Thursday, August 9, 2012

Prometheus: Big Ideas Made Dull

$130 million and all you can come up with is that we were created by muscular white dudes with waxed chests?

Let's keep this quick and painless and cut straight to the point: the $16 I spent to see Prometheus in 3D (and, sorry Andrew, I dragged you into a $16 expense along with me) was money almost totally wasted. Even the 3D, which could have made the movie at least a visual spectacle, sucked. The best 3D part of the film was the little ad with a dog fetching a ball to promote the 3D company that came before the movie started. After that - nothing.

To be charitable this felt like a three or four hour movie that was corseted into two hours and a bit (though, including the 20 minutes of advertisements trying to sell me every mobile product made by Samsung, the movie felt looong). But that's not my fault - that's the job of the director: to get a film that can be shot and make sense within the time slot of the theatre. Perhaps Ridley Scott had an eye towards the "director's cut" on an as-yet-to-be-released DVD.

Whatever the cause, the movie ended up being two hours of dragging incoherence. It takes us well into the second act to even know for certain who the protagonist is. There are so many actors that all of them feel truncated and flat, not helped by the fact that their lines are often painfully wooden and false. Charlize Theron seemed to have been given about three lines, which she dutifully repeated when ever she came onscreen. And when they weren't struggling through their lines, the actors were expected to change unexpectedly and without motivation from scene to scene. Dr. Charlie Holloway, who starts the film as a bit of a galomphing puppy, exuberant and enthusiastic about their discovery, is suddenly transformed into a sullen drinker, a bit mean-spirited towards David, the humanoid robot. Then he is back to being his puppy dog self again - and sober enough seduce his partner, Noomi Rapace, who plays Elizabeth Shaw.

And then there are the cheap thrills a la B-horror films. You know the ones where the character about to die goes down into the dark basement where there has just been the sounds of someone getting slaughtered? So, a biologist puts his hand literally in the mouth of an alien lifeform that is a cross between a king cobra, a lamprey eel and a penis. Such people, of course, deserve to die the horrible death that awaits them. I mean, not like "don't touch the mysterious, possibly deadly animal" isn't the first lesson they teach you in university biology. And how about when the giant alien croissant, I mean spaceship, is rolling across the ground towards you: run perpendicular to the damn thing, not in the same direction. It might make a better shot but we all know it's plain dumb. It's hard enough to believe that a spaceship would crash from the sky, land on its edge and then roll like a coin just fell out of God's pocket without adding in cartoonish behaviour. But hey, this is Ridley's movie and if he wants rolling spaceships, dammit, then he's gonna have them.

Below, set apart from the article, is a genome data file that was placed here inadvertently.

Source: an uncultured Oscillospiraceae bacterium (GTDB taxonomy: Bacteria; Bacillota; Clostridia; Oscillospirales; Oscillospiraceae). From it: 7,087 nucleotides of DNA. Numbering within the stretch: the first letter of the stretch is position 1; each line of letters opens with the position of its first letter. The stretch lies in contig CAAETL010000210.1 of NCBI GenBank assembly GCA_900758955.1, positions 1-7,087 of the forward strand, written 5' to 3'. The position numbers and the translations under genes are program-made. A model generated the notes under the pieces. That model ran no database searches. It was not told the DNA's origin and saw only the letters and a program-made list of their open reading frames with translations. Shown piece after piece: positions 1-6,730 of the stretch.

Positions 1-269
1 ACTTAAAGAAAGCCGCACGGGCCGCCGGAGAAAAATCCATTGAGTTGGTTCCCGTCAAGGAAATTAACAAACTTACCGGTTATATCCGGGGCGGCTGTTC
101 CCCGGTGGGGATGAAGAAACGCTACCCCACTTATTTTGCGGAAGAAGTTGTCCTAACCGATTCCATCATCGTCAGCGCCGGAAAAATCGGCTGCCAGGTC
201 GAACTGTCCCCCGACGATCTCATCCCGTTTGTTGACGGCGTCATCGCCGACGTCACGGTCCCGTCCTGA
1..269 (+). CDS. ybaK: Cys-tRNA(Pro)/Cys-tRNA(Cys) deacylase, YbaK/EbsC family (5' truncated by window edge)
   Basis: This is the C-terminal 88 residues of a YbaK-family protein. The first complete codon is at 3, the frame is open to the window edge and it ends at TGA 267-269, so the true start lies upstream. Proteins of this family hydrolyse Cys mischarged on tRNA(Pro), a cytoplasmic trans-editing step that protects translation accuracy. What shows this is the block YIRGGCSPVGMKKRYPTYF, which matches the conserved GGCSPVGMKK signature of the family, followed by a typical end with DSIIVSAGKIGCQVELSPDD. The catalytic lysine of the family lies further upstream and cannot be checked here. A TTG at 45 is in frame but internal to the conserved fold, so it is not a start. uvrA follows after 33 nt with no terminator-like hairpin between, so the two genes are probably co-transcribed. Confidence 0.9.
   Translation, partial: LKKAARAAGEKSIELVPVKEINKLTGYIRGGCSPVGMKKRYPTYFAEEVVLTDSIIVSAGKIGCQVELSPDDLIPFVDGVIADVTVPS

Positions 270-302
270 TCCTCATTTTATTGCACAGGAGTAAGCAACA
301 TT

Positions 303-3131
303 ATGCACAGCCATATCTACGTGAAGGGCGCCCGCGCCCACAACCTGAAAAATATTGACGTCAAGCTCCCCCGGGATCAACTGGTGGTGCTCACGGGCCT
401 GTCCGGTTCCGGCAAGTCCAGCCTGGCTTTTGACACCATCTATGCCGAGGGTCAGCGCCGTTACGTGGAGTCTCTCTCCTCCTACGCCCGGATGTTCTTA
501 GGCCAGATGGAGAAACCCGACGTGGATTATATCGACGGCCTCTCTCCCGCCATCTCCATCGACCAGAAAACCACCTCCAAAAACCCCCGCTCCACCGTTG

Speaking of "visual grandeur" - mentioned as a compelling element of the film in the Rotten Tomatoes summary of the reviews (it got 73%?!? One more reason to have no respect for reviewers)... It's time we stopped giving directors credit for "visual grandeur" when they have a $100 million plus budget. It's almost impossible to not have a striking visual backdrop. Half the games on my Xbox have "visual grandeur" of the same scope. Can we not stop being impressed by shiny things, even once they are absolutely everywhere?

OK, but what about the "big ideas" that everyone talks about. Ooh, but it's so deep. Uh, nope. This is the usual Batman phenomenon where the studio marketing department creates buzzwords to describe the movie, lazy journalists pick it up and spread it, and then the rest of us shmucks absorb it into our vocabulary and repeat it. "Batman is dark and brooding..." No, it isn't. It's a shlocky superhero movie about a rich guy who runs around in a rubber suit talking like a phone perv. He never hurts anyone who doesn't "deserve" it. He's charming, etc. The Watchman? Now that was dark, if flawed. They use their powers to hurt people, intentionally and unintentionally.

So, what are Prometheus' big ideas? "Why are we here?" Sure, that's a big question but don't look for any answers or even suggestions at answers. It's just a question, hanging in the air, like "hey, where can I buy a coffee around here?" You don't get to claim you're deep unless you try to answer the question, even if you fail. Say it with me: The. Emperor. Has. No. Clothes.

In the end I suppose it was a prescient question because it was precisely the one that Andrew and I asked as we sat in our seats watching $130 million worth of dull movie (and $32 of our hard-earned money) go up in flames. "Why are we here?" Indeed.
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